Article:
Lebbeck mealybug, Nipaecoccus viridis, is an exotic mealybug previously documented on dodder and tallow wood in Palm Beach County and intercepted at ports of entry. In June 2019, it was documented feeding on and damaging citrus in Highlands County, Florida. It has a wide range of hosts in Florida including citrus, mango, and several ornamental plants.
Each adult female produces approximately 600 eggs during her lifetime. The offspring develop into mobile nymphs called "crawlers." Lebbeck mealybug nymphs resemble, and are easily confused with, scale nymphs. They are reddish-purple, very small, and have legs and antennae that are visible under magnification.
The adult male is 1.3–2.5 mm long and brownish-purple. It has well-developed front wings.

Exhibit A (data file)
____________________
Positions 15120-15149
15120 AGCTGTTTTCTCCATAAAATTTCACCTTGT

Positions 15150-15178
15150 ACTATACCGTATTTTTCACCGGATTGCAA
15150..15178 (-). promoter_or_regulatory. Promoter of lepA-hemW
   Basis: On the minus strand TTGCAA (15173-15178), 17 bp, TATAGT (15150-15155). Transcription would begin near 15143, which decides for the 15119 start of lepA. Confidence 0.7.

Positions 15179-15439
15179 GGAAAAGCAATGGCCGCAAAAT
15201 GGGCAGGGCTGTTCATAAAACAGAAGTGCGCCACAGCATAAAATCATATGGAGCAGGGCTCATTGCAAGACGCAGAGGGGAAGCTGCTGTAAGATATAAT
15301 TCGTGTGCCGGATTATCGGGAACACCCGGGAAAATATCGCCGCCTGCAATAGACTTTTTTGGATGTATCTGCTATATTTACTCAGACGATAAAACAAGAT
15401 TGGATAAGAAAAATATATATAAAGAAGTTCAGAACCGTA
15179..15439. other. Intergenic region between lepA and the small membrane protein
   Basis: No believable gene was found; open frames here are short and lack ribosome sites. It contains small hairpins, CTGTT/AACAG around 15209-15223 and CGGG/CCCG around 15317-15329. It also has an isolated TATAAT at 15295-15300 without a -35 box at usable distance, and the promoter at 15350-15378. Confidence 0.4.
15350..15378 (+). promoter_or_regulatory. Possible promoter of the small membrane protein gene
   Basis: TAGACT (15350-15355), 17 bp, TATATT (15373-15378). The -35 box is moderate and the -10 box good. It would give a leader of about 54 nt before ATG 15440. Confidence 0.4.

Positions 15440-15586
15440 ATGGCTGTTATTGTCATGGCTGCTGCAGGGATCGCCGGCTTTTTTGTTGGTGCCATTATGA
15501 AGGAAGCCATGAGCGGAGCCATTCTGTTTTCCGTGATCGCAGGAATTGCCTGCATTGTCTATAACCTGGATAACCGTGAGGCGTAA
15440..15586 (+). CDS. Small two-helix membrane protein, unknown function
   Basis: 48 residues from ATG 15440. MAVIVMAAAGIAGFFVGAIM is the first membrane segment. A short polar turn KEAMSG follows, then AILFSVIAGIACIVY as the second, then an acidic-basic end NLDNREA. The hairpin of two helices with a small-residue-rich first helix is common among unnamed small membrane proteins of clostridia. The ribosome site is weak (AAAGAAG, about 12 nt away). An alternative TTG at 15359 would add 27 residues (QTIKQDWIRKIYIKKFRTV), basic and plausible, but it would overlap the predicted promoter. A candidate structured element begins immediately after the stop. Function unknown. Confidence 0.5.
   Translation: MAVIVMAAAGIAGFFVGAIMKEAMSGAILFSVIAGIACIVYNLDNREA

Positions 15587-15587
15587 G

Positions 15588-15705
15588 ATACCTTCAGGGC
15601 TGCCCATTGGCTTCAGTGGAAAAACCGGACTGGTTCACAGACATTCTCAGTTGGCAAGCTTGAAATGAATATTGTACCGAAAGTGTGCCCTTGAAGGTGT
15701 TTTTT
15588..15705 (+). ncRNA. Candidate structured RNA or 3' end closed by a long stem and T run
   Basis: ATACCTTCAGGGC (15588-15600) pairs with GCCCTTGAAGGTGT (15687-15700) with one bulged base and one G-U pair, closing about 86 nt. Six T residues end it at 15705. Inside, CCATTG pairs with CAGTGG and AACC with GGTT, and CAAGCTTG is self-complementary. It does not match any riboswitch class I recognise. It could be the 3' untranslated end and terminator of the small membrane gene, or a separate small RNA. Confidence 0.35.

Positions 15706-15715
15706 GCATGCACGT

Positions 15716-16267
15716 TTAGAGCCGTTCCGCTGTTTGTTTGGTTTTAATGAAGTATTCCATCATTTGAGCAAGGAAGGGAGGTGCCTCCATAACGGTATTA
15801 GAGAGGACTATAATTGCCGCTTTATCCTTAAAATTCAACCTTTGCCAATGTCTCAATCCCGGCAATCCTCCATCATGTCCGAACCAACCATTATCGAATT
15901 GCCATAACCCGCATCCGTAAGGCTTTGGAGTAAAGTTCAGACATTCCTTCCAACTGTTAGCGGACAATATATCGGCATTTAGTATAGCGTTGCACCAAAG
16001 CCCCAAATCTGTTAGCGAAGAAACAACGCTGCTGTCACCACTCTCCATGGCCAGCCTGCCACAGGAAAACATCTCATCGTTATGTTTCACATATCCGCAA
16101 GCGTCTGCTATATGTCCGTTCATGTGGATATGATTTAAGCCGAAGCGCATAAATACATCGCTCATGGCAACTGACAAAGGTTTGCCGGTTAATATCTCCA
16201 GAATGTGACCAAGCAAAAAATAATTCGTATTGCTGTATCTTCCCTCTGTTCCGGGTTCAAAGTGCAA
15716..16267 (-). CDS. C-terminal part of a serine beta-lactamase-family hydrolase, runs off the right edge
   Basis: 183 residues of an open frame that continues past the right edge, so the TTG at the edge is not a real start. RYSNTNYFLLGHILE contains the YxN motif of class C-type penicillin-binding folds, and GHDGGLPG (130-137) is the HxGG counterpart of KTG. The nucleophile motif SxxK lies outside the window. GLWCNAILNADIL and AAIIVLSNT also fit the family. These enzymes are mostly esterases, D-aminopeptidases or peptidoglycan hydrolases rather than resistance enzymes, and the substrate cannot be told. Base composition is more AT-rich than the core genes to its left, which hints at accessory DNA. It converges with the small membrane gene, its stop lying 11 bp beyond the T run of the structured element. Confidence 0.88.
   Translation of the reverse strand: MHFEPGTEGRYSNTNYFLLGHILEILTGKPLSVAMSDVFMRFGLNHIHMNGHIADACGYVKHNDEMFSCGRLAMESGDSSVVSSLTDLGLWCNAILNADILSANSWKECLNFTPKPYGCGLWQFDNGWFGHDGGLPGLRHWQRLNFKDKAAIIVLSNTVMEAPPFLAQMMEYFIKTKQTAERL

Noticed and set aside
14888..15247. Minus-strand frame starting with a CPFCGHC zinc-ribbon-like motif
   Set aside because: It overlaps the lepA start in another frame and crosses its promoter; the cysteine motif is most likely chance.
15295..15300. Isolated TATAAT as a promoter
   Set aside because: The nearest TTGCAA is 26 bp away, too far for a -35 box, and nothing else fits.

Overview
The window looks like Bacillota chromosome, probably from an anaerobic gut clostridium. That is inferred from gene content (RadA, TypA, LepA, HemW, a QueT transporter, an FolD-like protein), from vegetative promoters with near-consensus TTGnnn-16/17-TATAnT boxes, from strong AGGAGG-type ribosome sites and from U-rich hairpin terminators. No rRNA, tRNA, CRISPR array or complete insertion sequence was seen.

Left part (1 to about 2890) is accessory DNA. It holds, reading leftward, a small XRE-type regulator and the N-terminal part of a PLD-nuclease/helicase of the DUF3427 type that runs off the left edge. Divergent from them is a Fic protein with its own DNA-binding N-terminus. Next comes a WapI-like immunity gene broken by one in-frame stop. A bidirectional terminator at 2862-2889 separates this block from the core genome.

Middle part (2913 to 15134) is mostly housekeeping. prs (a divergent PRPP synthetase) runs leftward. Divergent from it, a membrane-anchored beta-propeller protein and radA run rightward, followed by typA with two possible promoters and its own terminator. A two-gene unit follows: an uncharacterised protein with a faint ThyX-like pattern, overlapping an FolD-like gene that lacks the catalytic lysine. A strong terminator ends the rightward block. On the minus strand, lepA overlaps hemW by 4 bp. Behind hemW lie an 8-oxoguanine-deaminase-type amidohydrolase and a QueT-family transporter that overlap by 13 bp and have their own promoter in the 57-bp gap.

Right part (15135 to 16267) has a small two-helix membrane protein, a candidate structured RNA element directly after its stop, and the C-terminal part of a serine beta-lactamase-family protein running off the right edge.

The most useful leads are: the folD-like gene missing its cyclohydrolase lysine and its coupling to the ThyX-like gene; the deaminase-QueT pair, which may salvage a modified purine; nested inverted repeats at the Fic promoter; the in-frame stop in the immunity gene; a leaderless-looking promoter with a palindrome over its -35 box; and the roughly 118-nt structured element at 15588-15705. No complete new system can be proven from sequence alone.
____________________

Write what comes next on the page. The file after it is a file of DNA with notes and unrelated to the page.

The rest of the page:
The female has three nymphal stages and slowly moves between stages to new feeding sites. The adult is oval, reddish-purple, and 2.4–4 mm long and 1.5–3 mm wide. Once the female begins laying eggs, it develops a white to pale yellow wax-covered ovisac (egg sack) that houses tiny red eggs. In their native Middle East, the females can live up to 50 days. They die shortly after laying all of their eggs.
Lebbeck mealybug has been mistaken for other wax-producing pests (mealybugs and scales) in several fields, but its damage and feeding sites are distinct from those of these other pests. N. viridis prefers to feed and reproduce on fast-growing tissues like new growth, new branches, and fruit. Fruit feeding causes hardened lumps and/or discoloration. Leaves also become twisted/distorted from feeding. Fruit drop is the biggest factor in crop loss.